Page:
Sales up but MedImmune posts loss

Rising expenses blot gain at maker of FluMist

February 04, 2005|By Tricia Bishop | Tricia Bishop,SUN STAFF

MedImmune Inc., the Gaithersburg-based maker of the FluMist nasal spray vaccine, reported a drop in fourth-quarter earnings and a loss for the year yesterday, despite increased sales of its most popular product.

Annual revenue was $1.14 billion, up 9 percent from 1.05 billion in 2003. But rising expenses, which grew to $1.2 billion from $813 million for 2003, more than offset the gain. Among the expenses were research and development costs, which tripled last year to $120 million, and charges associated with the breakup of a partnership with drug company Wyeth.

The company reported a loss of $3.8 million, or 2 cents a share, for 2004. In 2003, MedImmune had net earnings of $183.2 million, or 73 cents per share.

Fourth-quarter earnings fell 34 percent to $50.5 million, or 20 cents per diluted share, in the quarter that ended Dec. 31, compared with $76.6 million, or 31 cents per share, in the corresponding quarter of 2003. Still, the quarter performance was better than expected. Analysts polled by Thomson First Call predicted MedImmune stock would earn 17 cents per share.

That helped shares of MedImmune gain 91 cents, or almost 4 percent, to close at $24.42 yesterday on the Nasdaq stock market.

MedImmune said termination of an agreement with former FluMist partner Wyeth of Madison, N.J., which helped develop and market the vaccine, in the second quarter of 2004 also affected earnings. They would have come in at $82 million, or 33 cents per share, for the year without the one-time expense, the company said. Fourth-quarter earnings would have been $55 million, or 21 cents per diluted share, without the one-time charge.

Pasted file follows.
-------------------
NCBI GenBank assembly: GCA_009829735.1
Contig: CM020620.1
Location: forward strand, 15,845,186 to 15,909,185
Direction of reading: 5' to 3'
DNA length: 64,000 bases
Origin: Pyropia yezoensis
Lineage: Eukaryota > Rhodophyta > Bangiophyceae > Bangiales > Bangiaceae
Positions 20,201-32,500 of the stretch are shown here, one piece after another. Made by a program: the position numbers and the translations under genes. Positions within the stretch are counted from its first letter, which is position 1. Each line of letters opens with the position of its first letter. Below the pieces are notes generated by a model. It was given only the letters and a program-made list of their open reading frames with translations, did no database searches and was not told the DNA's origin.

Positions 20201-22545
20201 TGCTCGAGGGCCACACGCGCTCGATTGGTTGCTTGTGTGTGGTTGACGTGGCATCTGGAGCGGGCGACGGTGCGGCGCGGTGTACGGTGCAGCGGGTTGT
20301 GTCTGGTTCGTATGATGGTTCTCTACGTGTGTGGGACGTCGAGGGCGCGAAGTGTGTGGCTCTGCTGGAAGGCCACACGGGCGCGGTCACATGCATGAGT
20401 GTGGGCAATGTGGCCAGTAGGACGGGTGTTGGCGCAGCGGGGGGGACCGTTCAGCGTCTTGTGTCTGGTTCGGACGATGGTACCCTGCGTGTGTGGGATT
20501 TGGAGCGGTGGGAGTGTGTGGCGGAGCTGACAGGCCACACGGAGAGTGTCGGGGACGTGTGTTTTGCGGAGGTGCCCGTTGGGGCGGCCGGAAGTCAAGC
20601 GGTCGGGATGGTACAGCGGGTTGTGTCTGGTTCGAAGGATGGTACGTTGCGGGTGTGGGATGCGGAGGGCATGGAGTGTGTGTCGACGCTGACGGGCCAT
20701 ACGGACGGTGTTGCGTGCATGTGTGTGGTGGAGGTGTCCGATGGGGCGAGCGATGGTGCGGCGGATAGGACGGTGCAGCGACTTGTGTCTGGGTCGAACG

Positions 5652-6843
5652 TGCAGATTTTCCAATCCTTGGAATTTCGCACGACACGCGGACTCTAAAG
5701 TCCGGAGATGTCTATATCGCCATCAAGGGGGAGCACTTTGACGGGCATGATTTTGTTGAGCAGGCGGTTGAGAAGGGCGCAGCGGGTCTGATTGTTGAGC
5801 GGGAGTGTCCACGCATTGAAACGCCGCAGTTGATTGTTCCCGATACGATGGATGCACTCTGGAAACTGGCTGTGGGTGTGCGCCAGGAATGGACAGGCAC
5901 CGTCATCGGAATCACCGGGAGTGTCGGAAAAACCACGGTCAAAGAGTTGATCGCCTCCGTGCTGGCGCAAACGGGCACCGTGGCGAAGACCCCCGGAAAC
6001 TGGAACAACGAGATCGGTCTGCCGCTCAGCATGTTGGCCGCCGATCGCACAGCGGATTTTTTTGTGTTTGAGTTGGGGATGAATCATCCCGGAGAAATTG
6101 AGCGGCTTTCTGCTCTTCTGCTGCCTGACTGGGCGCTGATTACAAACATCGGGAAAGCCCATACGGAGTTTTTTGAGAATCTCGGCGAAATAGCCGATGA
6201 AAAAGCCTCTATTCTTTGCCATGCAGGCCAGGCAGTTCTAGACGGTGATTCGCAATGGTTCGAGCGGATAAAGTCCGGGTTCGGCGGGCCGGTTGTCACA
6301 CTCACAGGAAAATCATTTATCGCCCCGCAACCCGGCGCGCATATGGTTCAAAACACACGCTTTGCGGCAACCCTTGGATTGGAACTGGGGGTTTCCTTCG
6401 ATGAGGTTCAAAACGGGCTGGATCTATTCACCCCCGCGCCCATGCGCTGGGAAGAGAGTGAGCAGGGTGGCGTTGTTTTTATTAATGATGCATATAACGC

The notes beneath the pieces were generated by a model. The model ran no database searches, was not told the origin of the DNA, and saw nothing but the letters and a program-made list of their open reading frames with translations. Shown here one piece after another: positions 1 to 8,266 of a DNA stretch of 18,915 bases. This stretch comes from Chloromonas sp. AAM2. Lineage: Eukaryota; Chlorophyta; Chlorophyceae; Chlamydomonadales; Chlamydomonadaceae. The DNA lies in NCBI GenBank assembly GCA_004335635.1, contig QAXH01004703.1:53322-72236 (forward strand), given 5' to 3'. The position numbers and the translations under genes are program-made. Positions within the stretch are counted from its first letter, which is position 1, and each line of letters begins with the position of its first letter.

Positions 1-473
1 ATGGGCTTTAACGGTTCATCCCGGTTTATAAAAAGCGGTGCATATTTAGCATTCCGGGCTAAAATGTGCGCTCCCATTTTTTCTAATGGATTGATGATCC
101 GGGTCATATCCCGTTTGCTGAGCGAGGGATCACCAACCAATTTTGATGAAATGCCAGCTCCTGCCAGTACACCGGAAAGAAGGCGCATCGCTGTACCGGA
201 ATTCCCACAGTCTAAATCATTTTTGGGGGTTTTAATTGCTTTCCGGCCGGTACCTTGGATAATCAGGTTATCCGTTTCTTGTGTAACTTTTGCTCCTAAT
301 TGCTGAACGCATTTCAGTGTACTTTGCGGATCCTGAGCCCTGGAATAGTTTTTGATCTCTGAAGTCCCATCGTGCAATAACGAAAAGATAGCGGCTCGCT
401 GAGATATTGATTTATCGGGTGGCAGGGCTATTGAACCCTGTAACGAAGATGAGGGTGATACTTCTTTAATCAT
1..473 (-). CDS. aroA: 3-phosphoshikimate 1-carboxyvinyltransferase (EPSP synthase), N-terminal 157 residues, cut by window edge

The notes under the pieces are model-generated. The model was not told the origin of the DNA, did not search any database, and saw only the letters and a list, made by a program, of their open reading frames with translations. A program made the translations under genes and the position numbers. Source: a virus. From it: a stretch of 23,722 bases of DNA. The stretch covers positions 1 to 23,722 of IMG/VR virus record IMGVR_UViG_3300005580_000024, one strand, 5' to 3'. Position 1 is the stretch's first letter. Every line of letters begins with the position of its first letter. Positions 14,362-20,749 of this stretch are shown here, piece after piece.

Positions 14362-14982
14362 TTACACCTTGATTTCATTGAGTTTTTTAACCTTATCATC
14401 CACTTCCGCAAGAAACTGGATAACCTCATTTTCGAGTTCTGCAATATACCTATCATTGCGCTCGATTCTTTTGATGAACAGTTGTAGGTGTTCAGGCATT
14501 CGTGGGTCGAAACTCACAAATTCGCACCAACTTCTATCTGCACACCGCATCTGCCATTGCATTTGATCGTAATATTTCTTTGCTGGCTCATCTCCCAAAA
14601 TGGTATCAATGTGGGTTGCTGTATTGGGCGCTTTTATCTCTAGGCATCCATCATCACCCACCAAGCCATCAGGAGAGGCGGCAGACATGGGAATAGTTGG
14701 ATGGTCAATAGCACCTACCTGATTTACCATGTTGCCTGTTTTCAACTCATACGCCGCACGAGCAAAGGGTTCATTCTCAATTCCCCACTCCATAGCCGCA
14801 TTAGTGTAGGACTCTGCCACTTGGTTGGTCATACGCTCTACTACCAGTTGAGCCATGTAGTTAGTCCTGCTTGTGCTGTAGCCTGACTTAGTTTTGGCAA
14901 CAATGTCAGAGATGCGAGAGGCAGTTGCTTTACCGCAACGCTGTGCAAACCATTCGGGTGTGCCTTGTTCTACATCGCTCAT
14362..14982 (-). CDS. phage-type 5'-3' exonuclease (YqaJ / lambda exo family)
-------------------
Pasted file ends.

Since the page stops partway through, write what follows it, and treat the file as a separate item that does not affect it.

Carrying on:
Product sales for the quarter increased 15 percent to $458 million from $399 million over the same period a year earlier.

That was largely driven by a 13 percent increase in worldwide sales of Synagis, a treatment for respiratory infection in infants. For the year, sales reached $1.12 billion, 84 percent of which was made up of Synagis sales.

This was "the first time that sales of our products have surpassed the billion-dollar mark," David M. Mott, MedImmune's chief executive officer and president, said in a conference call yesterday morning. The company - which develops products to treat infectious diseases, cancer and immune system disorders - has a goal of generating $2 billion in revenue by 2009.

Perhaps the best known is FluMist, which sold about 1.7 million doses this winter of the 3 million prepared, and generated $54 million in revenue in 2004. The company tripled its planned production of the vaccine after a shortage developed with the shutdown of flu-shot maker Chiron Corp. because of contamination.

MedImmune hopes to release a new version of FluMist in 2007 that can be more easily stored and will likely be approved to treat a greater range of people, Chief Financial Officer Lota S. Zoth said. FluMist is approved for healthy individuals between the ages of 5 and 49, but not for infants or the elderly, the groups potentially in greatest peril from the flu.

MedImmune officials said they expect revenue to grow 10 percent this year, with earnings per share ranging between 35 cents and 40 cents, surprising at least one analyst.

"That was a little less than what we expected," said Hamed Khorsand, who follows MedImmune for California-based BWS Financial. "We were expecting somewhere in the 45s."

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